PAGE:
Most manufacturers incorrectly use the term ‘DPI’, which is related to printing density. At any rate, it’s worth noting that many manufacturers outright lie about this figure to sell their products. The first thing they lie about is listing upscaled resolution as optical resolution.
Upscaling can be done very simply in any image processing software and simply re-samples an image. It has nothing to do with image sharpness. Unfortunately manufacturers’ lies don’t end here. The optical resolution is supposed to be the true, measured PPI resolution of the scanner, before upscaling occurs.
The ‘Plustek Plustek 7200i Ai’ for example, clearly lists an optical resolution of 7200 dpi (read PPI) in their spec sheet. But some reviews – like the one below – have found the measured PPI to be closer to 2900 PPI. Quite shocking. https://www.closeuphotography.com/minolta-dimage-scan-elite-5400-lens/
I want to dedicate at least one paragraph to the optical brilliance of the Minolta 5400. The nominal, optical resolution has been confirmed to be 5400 PPI (that’s 42 megapixels; 6 more than a Nikon D810). Then there’s the lens… the lens is the pure black magic. Robert O’Toole, a ‘BBC Wildlife’ awarded photographer based in California, was very curious about why the Minolta was so much sharper than any other consumer scanner. So curious, he decided to go full Frankenstein (see the same link above).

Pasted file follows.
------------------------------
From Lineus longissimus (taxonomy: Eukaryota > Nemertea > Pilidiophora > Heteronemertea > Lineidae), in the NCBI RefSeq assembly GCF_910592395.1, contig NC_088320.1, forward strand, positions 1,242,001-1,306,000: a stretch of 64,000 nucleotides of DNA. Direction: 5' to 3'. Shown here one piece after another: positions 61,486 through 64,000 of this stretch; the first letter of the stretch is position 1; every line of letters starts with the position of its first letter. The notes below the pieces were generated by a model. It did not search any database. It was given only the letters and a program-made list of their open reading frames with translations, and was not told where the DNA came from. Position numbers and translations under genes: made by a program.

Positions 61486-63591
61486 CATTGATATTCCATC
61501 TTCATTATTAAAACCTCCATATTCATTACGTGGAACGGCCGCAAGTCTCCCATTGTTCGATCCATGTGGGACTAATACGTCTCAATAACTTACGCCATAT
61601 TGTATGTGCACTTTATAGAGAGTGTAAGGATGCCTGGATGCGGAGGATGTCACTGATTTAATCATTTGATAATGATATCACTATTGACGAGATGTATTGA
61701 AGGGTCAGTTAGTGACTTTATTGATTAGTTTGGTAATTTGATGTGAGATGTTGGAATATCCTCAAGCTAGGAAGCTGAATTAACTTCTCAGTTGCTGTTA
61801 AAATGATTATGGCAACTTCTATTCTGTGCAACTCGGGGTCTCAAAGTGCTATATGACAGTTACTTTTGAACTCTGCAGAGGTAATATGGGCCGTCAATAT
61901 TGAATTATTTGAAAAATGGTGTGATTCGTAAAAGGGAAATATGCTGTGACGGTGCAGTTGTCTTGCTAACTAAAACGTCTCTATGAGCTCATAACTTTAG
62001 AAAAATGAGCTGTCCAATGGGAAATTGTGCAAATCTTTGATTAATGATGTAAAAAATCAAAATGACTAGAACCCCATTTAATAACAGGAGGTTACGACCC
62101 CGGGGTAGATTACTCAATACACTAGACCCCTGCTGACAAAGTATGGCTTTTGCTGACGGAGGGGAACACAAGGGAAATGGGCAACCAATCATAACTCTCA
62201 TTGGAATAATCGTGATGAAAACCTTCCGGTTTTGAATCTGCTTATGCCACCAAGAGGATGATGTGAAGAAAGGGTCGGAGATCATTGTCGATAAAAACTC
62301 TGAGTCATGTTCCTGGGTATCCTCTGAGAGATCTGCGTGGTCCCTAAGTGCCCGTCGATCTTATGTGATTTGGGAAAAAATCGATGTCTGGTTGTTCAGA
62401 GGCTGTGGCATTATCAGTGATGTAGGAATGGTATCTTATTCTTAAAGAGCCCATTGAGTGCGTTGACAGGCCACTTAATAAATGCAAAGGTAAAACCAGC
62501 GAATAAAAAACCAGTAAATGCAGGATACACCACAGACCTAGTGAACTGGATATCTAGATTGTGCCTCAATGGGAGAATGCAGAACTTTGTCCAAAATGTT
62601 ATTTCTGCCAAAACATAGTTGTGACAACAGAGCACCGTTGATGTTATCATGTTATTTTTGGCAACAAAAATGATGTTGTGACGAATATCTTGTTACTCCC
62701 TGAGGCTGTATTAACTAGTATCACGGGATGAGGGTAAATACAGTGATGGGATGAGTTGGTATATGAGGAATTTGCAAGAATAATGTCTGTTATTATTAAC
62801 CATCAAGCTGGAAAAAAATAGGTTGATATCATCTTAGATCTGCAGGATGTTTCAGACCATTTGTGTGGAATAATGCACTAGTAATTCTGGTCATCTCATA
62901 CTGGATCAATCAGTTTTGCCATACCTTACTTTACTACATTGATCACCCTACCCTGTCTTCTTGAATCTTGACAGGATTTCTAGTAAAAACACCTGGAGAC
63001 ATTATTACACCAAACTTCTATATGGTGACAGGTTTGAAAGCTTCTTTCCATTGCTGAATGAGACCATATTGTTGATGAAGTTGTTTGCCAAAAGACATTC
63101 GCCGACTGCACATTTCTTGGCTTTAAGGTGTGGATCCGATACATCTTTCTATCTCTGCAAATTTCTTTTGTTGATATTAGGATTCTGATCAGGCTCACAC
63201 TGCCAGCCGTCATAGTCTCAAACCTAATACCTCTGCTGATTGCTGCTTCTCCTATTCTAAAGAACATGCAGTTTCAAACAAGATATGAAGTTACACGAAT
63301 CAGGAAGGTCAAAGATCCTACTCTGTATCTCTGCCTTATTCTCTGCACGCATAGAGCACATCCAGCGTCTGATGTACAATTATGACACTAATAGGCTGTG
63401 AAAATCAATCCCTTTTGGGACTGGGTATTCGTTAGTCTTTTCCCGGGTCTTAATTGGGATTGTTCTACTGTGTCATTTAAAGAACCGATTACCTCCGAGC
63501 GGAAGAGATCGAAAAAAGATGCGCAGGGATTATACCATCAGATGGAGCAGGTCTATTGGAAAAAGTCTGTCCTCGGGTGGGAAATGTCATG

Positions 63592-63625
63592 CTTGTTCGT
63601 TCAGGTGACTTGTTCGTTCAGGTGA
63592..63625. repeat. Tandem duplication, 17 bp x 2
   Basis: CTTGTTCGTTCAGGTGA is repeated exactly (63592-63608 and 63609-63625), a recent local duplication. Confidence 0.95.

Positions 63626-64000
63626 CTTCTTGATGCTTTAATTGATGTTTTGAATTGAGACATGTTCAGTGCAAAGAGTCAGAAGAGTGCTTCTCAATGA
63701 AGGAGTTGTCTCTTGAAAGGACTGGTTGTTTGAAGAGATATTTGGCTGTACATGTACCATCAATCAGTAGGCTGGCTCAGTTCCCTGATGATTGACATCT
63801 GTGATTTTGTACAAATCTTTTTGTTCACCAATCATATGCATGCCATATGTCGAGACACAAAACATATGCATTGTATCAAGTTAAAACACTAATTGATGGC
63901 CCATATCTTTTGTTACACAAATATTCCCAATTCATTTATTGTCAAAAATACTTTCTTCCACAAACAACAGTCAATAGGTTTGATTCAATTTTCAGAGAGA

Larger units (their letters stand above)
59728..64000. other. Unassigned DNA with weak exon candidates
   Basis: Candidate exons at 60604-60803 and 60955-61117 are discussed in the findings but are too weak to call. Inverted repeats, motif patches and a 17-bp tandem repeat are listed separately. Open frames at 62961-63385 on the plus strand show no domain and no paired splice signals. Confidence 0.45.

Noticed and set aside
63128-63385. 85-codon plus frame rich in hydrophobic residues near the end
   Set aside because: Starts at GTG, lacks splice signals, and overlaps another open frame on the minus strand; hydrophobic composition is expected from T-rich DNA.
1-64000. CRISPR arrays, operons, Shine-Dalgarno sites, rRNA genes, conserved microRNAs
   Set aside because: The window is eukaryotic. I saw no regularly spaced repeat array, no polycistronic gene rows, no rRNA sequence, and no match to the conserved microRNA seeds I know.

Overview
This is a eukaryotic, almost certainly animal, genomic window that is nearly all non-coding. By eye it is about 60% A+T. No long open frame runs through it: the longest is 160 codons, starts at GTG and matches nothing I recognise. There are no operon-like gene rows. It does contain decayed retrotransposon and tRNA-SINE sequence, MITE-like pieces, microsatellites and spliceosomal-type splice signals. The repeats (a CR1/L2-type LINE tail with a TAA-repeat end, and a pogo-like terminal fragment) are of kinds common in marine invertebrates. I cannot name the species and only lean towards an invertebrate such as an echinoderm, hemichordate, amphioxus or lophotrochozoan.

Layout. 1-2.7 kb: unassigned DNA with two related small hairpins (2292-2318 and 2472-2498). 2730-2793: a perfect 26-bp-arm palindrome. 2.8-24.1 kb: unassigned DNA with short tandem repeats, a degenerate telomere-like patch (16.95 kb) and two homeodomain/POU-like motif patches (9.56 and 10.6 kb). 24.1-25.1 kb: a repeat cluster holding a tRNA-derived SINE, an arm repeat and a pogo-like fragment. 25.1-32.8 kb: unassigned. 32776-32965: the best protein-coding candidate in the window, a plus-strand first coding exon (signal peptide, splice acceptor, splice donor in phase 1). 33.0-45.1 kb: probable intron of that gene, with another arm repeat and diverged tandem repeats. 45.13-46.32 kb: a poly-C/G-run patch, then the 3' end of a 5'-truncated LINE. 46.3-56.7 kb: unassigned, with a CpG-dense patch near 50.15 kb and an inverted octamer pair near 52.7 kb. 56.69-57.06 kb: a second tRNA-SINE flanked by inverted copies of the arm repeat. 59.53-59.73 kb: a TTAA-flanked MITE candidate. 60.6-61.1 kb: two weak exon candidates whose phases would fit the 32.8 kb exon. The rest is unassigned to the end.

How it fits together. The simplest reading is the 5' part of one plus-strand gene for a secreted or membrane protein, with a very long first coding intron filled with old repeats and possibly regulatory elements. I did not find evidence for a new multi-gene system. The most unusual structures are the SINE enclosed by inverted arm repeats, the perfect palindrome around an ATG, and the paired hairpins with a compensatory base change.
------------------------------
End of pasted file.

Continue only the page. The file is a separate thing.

He purchased a Minolta 5400 scanner (two actually), only to strip it and remove the planar lenses. He then had a company called RAF put some drawings together and created a custom little lens adapter, which screwed into a crazy-looking M39 adapter, which screwed into a Sony E-mount adapter. This produced a flawless full frame digital image.
The results are mythical. It literally took my breath away. The pictures are flat field corrected, free from distortion, have 0% chromatic aberration, no falloff and are sharp from corner to corner. The lens is better than many dedicated consumer macro lenses. Minolta never released details about the optical design nor the focal length publicly. Creepy…
4) Multi-exposure and DNG RAW
The Multi-exposure function is crucial for artists wanting to extract all available chroma and luma values from a transparency. Once in a while I feel confident enough about a picture that I want to print it large on a wall. Multi-exposure isn’t going to give you larger prints, but as you know if you’ve ever worked with chromogenic prints; the larger you blow it up, the more junk you’ll reveal.